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Panchatantra tales ,Machiavelli and Contemporary Reality
I have always believed in the politics of Machiavelli, one that is guided by a larger purpose unhindered by the dust and residue of past disaffection and personalities. The purpose of course is a larger goal, not personal aggrandizement or raw, brute power play like what we see playing out around us. The wisdom is captured in a Panchatantra story that I am retelling. Unfortunately we spend most of time reading the turgid, nonsensical trash which passes off as wisdom. Neglecting the words found in Brhadkatha, Katha sagara and the like. How many of us have read these stories to our children when they were young. Not many. I'm afraid. Here goes:

In a forest, long long ago a dark evil hunter laid a trap for the King of the Jungle, the Lion. He was a splendid animal with a golden mane, bright eyes. And he was swift on foot and his mind, like that of any Emperor lucid and agile. In spite of his many admirable qualities, Vidhi, Fate or Fortuna had decreed that he should be trapped. And it came to pass that the Hunter's evil paln succeeded and the Great Beast, the King of the Forest was trapped in a net made of strong coir and the more he struggled to get out of the snare the more tight the grip.

All day and all night the animal lay moaning at his misfortune. Even a King can be trapped like a common animal, he realized. As he came to terms with the fate awaiting him the next morning, he heard a faint squeak of a mouse. The Great Lion perked his ears. Yes, it was a small, mouse with a stringy tail standing at a rreverential distance from the Lion.

"Oh Great King" he said.
"Now you have come to mock me" replied the lion, with barely concealed anger.
"No" my Master," said the Mouse. "I have come to offer you my help".

The lion was astonished at this impertinent reply. He thought to himself of what use can a silly Mouse be to me.
Anyway he decided to humour the Mouse. "How can you, a silly, Mouse be of any help to the King of the Forest".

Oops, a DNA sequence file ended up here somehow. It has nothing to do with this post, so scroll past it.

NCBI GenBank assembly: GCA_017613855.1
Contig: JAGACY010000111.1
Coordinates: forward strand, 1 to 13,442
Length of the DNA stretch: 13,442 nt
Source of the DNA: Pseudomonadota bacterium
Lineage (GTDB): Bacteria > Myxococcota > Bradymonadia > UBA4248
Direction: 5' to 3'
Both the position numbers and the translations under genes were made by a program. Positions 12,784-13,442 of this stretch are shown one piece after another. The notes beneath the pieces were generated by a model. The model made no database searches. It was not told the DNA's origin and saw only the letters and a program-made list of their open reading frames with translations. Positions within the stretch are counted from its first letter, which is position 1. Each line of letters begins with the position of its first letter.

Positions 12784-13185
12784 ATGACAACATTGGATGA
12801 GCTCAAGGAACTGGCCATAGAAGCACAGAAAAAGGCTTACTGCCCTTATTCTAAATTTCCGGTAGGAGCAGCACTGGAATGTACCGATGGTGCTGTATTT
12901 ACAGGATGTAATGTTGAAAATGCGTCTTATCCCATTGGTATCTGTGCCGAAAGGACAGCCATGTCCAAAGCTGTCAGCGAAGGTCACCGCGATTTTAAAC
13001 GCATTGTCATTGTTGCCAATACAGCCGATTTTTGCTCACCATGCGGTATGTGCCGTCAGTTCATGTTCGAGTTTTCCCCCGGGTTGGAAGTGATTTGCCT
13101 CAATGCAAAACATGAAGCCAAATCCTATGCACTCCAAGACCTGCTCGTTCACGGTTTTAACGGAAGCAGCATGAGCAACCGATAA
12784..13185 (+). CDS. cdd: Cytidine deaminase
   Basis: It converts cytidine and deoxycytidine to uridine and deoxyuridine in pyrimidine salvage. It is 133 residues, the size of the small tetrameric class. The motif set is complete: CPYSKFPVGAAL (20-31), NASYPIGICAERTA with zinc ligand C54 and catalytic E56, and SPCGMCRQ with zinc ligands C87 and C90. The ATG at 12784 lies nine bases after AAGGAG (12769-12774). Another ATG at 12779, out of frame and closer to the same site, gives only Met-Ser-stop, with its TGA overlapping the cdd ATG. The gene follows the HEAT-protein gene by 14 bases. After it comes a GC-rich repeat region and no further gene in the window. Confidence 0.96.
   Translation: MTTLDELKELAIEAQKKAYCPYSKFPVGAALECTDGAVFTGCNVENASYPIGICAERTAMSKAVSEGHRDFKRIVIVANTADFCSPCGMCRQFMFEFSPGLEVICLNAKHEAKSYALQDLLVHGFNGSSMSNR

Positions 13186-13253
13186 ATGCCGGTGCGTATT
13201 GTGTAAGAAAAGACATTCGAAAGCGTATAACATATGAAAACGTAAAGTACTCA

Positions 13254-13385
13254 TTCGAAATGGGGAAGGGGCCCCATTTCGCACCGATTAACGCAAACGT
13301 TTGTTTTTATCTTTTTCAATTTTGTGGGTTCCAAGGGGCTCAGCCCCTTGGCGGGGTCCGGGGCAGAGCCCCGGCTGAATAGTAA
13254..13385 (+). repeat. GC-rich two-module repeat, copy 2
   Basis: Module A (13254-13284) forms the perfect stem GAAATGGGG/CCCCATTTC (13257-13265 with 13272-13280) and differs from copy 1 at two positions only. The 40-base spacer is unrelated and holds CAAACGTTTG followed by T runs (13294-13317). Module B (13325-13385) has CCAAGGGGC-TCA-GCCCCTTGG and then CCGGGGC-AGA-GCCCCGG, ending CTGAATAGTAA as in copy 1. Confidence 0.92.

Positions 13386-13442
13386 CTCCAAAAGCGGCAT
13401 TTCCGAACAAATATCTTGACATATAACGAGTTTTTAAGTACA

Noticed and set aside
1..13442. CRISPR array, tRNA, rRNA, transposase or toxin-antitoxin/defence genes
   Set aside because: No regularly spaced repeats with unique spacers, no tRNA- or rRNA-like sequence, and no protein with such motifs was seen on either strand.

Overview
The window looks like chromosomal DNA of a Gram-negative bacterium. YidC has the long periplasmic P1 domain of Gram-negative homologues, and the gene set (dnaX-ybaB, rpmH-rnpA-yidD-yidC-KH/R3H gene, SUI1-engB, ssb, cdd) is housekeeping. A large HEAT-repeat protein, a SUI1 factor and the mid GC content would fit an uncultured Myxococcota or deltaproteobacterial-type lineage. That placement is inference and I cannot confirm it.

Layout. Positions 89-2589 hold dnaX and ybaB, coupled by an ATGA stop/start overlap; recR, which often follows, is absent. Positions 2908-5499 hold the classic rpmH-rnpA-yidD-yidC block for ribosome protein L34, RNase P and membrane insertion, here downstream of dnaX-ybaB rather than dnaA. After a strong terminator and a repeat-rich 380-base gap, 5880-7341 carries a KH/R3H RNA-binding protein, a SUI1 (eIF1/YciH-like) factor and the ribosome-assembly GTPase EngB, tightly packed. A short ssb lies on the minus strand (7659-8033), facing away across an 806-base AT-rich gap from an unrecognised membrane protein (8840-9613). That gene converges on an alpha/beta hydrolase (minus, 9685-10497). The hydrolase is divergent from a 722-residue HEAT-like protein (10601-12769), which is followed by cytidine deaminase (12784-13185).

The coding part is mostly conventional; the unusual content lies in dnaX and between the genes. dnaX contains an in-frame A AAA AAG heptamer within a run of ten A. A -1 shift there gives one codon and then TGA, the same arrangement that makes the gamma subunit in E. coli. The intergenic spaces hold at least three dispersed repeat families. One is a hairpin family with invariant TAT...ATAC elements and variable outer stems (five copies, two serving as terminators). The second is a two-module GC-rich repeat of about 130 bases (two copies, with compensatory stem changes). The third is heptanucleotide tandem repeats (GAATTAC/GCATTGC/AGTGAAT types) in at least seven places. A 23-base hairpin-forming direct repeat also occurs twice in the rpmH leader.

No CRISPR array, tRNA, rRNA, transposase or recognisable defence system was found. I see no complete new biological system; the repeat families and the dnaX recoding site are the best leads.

The Mouse answered, "MY Lord. I have skills you do not have".
"Really" replied the Lion with a barely suppressed smirk.

Just as the moon became bright and the Owl began hooting, the Mouse started cutting the rope with its sharp teeth. The Lion realized his mistake and started talking gently to the Mouse who continued his task in a leisurely way. The horizon was getting bright. The Owl flew away. The whose forest was draped in a golden hue. The animals woke to a new day. The lion was getting restless.

"Finish you job fast" he said. "The Hunter may come at any moment"
Sure enough a tall man with a prominent mustache with a sword strapped on his chest was striding toward the snare. He took aim at the lion with his bow and arrow. And at that very moment the last strand was cut and the Lion was free and he bounded into the forest. Free. And Majestic.

That afternnon the Kinf g of the Forest and the Mouse met near the ruins of the Old Fort. The Lion said, "I offer you the bond of eternal friendship".

The Mouse replied, No Your Majesty. It was circumstances that bought us together. Even as I was helping you escape, you were protecting me from the Owl".

This story, indeed a Parable is regnant with wisdom and has bearing on what is happening around us, Of course, I except a certain degree of understanding to capture the nuances.
Venkata Raghotham, History

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